3 Pray (Pay!) for comments and RT’s
4 Promote some more
5 Be disappointed. Give up.

What if there was a better way. A way that actually gets results.
A way that builds engagement
A way that generates SALES

There is:

Three steps to success using Social Media to sell.
Creating the Social Wrap with three ways to “serve”

1: (OB) SERVE
Before joining the conversation, listen
FIND: your audience, prospects, segment or whatever you call it
LISTEN: to their conversation, their questions and what they talk about.
DISCOVER: what they care about, focus on and want to get done first.

This should be a huge part of what you do first. Simply listen to the conversations that are happening around you. Sign up for LinkedIn groups, check leading blog posts, send out surveys. Do what ever it takes to develop a deep understanding of what motivates your prospects. What do they care about, struggle with and desire. Ask follow up questions to gain clarification and develop an intimate knowledge of what their world looks like.

2: (DE) SERVE
Now and only now, join in the conversation.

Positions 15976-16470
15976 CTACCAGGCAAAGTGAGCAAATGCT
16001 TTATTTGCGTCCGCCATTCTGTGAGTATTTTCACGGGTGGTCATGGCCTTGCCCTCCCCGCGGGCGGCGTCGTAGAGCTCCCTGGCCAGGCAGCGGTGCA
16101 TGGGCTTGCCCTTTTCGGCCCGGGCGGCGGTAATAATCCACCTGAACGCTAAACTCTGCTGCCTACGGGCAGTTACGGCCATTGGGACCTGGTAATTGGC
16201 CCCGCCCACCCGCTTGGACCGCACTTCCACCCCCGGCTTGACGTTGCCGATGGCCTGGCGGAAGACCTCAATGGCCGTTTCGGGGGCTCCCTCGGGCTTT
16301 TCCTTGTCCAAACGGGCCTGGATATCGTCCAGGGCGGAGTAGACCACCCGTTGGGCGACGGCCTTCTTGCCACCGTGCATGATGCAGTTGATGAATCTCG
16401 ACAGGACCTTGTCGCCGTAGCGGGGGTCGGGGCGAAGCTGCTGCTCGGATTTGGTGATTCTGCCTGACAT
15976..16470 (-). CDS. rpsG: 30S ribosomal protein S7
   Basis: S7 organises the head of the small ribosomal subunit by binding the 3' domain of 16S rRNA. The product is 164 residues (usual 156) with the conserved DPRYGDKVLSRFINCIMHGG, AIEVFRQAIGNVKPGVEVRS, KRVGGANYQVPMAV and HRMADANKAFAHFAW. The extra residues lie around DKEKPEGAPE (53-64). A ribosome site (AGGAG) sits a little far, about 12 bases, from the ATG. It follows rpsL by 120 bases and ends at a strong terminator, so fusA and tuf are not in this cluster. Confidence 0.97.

DEVELOP: intelligent perspectives, insights and resources
CONTRIBUTE: to the conversation by offering highly valuable insights, data and facts
ENGAGE: in meaningful dialogue with those who care and matter

When you have developed a deep understanding of your prospect you can then join in the conversation. But only then. Do not take to spam messages and ensure you tailor your messages. For example The biggest mistake you can do is use a template LinkedIn message. Personalise.

Produce quality content, that demonstrates value, meets the prospects needs, offers tangible practical actionable advice that meets the prospects needs. Deliver instant value of what it would be like to work with you.

3: (RE) SERVE
Focus on the few, not the many.
FOCUS: on your tribe of peers and followers, connectors and leaders.
FIND: those that deserve your time, follow up and start the journey forward.
FAVOUR: the few who are worth your time, effort and dedication

It is very easy to get hung on on the “how many RT’s did I get today” buzz. Focusing on this craze will help flatter your ego and of course make you feel like you have accomplished something.

But it does not produce results.

So be selective spend your time with those that engage with your content and are likely to be decision makers. Ask questions, promote their content, and above all thank them.

Create the “social wrap” equation:

Observe – Deserve – Reserve